Stephanie Sy: A certified midwife, Mitchell is building what will be the first freestanding birth center owned and operated by midwives in the state. Research shows that midwifery care, particularly in birth centers, can improve pregnancy outcomes, from fewer preterm births to a lower risk of surgical intervention during delivery.

Stephanie Mitchell: OK, how's it going? Thank you so much for your patience.

Jazmin Blake, Nurse: Everybody's been doing good.

Stephanie Sy: Jazmin and Hakeem (ph) Blake are clients of Mitchell's. Their prenatal visit started like a family pageant.

Jazmin Blake: Are you training your little sister to be a good big sister?

Boy: I'm trying to.

Jazmin Blake: You're trying to. (LAUGHTER)

Stephanie Sy: Jazmin, a nurse herself, is preparing for her second home birth. When she had her two boys, midwife-attended home births were still illegal in Alabama. They had to drive nearly 35 miles to a hospital in Tuscaloosa.

Jazmin Blake: So, when I went and got into labor, I mean, we are flying up the interstate with our flashers on to get up there to make sure we get there in time. Especially in rural areas in the African American community, a lot of times, moms don't get the care that they need. And they really need to be advocated for if they have a hospital birth. But if you're having the baby at home, you can — you have that support.

Stephanie Sy: Tell me what the home birth was like of your daughter.

Jazmin Blake: Oh, it was amazing. It was beautiful. I was able to be in my environment. I had my husband there. He actually caught our daughter. So, he was in the birthing tub with us.

Stephanie Sy: It came down to trust for the Blakes, who said, even if they have to pay out of pocket for Stephanie Mitchell's midwifery services, it's worth it. Distrust of the medical establishment may also be an obstacle for the increasing number of pregnant women who use illicit drugs, especially in states like Alabama, where substance use during pregnancy may constitute a felony.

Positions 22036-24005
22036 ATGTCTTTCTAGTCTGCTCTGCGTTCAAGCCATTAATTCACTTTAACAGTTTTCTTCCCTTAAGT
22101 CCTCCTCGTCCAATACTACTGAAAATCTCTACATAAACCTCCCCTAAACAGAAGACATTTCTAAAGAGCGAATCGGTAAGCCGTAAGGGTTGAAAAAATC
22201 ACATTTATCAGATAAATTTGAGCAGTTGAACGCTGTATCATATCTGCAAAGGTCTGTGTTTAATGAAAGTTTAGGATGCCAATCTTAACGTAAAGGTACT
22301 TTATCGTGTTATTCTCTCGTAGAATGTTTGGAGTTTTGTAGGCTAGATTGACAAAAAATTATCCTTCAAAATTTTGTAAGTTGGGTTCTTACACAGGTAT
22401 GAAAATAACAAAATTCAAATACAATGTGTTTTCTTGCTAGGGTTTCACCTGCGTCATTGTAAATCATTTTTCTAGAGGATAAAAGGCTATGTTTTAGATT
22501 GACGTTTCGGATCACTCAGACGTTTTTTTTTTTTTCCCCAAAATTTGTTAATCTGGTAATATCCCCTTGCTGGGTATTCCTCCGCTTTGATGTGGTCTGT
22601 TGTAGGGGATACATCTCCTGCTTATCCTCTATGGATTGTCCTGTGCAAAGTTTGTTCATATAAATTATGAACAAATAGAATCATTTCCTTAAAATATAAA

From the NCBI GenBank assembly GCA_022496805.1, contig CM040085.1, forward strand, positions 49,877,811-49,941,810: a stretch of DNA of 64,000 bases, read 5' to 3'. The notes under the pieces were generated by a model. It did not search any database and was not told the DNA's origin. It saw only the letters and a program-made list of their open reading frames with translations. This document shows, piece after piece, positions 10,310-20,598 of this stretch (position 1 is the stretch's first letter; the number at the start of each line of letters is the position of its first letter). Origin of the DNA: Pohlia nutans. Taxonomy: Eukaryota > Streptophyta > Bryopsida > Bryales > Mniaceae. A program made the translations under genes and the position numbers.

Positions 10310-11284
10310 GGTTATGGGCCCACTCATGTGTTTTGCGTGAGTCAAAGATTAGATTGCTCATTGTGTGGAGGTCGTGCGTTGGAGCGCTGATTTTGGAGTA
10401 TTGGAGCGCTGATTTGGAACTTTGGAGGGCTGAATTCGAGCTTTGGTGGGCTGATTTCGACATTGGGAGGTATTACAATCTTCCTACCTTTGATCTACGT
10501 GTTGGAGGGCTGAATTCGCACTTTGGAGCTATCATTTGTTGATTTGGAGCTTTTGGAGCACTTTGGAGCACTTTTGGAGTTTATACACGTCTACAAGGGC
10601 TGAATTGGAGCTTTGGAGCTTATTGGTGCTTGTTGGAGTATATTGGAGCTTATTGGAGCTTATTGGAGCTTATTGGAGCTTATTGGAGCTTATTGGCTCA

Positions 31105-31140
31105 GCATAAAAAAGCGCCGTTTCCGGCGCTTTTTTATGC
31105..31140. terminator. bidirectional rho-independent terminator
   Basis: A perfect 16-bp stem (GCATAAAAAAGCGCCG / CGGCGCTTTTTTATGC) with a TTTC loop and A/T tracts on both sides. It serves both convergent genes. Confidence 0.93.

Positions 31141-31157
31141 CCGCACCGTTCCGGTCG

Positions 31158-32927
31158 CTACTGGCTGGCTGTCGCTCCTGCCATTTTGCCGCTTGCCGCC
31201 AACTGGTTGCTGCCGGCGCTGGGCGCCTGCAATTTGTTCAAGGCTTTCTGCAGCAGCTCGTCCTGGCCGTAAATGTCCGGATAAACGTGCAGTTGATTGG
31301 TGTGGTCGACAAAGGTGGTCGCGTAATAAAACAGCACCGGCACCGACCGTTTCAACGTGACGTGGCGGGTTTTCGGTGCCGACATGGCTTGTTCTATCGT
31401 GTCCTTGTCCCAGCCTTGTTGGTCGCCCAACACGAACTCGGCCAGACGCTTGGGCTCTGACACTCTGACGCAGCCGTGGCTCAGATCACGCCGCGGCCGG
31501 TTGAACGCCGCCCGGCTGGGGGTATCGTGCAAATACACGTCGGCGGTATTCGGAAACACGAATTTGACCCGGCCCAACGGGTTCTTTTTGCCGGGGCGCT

Brandi Thacker, Expectant Mother: I was scared to tell the OB doctor, so I was trying to get help elsewhere. I actually missed my first two appointments to begin with. It was within a week. I didn't show up because I was scared.

Stephanie Sy: Living in rural Walker County, Brandi Thacker is eight months' pregnant. Before she could get into treatment, Thacker says, she was arrested for possession and threatened with a chemical endangerment charge. Alabama is one of only three states to criminalize and incarcerate women for substance use during pregnancy.

Brandi Thacker: I mean, even me knowing that this baby is a miracle and me wanting it more than anything in this world, the drugs is — it's hard to come off of without help sometimes.

Stephanie Sy: Drug abuse is one of the top three causes of maternal death in Alabama. And, according to Dr. Cathy Lavender, the state's laws don't help.

Dr. Cathy Lavender: It is a barrier in treatment for a lot of our patients. They won't come to their appointments because they're afraid that they might fail the drug test.

Stephanie Sy: What's really needed, she says, is more drug treatment services in rural areas and new ways of thinking about access to prenatal care in general.

Dr. Cathy Lavender: The ways that we're giving care is not solving our maternal mortality crisis. So we must start thinking outside the box. We must start thinking of ways to reach women and to address their needs.

Dr. Cathy Lavender: Hey, Erica, how you feeling?

Erica Latham, Expectant Mother: I'm OK.

Stephanie Sy: Lavender is piloting a telehealth model that loans medical equipment to low-risk pregnant women in isolated rural areas.

Dr. Cathy Lavender: Let me know when you get a reading.

Erica Latham: One (INAUDIBLE) over 81.

Dr. Cathy Lavender: OK, great.

Stephanie Sy: She walks a patient through an exam, with the mother herself taking her and her baby's vitals.

Dr. Cathy Lavender: I hear it. I hear it for a few seconds.

Stephanie Sy: Erica, do you think you have a future as a doctor? (LAUGHTER)

Stephanie Sy: The telehealth visit allows mom Erica Latham (ph) to get her basic prenatal checkups done, and access to her own monitoring tools gives her peace of mind.

Dr. Cathy Lavender: Swallow again.

Stephanie Sy: Combating maternal mortality also means continued access to care in the year after a woman gives birth, say experts. In the U.S., 52 percent of maternal deaths occur after delivery. Now taking medication for postpartum depression, Peatrice Ball knows all too well that the health struggles can linger. What do you wish was provided to pregnant, single mothers like yourself?

Peatrice Ball: I just feel like we need more people that care about us.

Stephanie Sy: As complex as the problem of maternal mortality is, sometimes, the solution starts with something pretty simple. For the "PBS NewsHour," I'm Stephanie Sy in Pickens County, Alabama.


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Health Inequities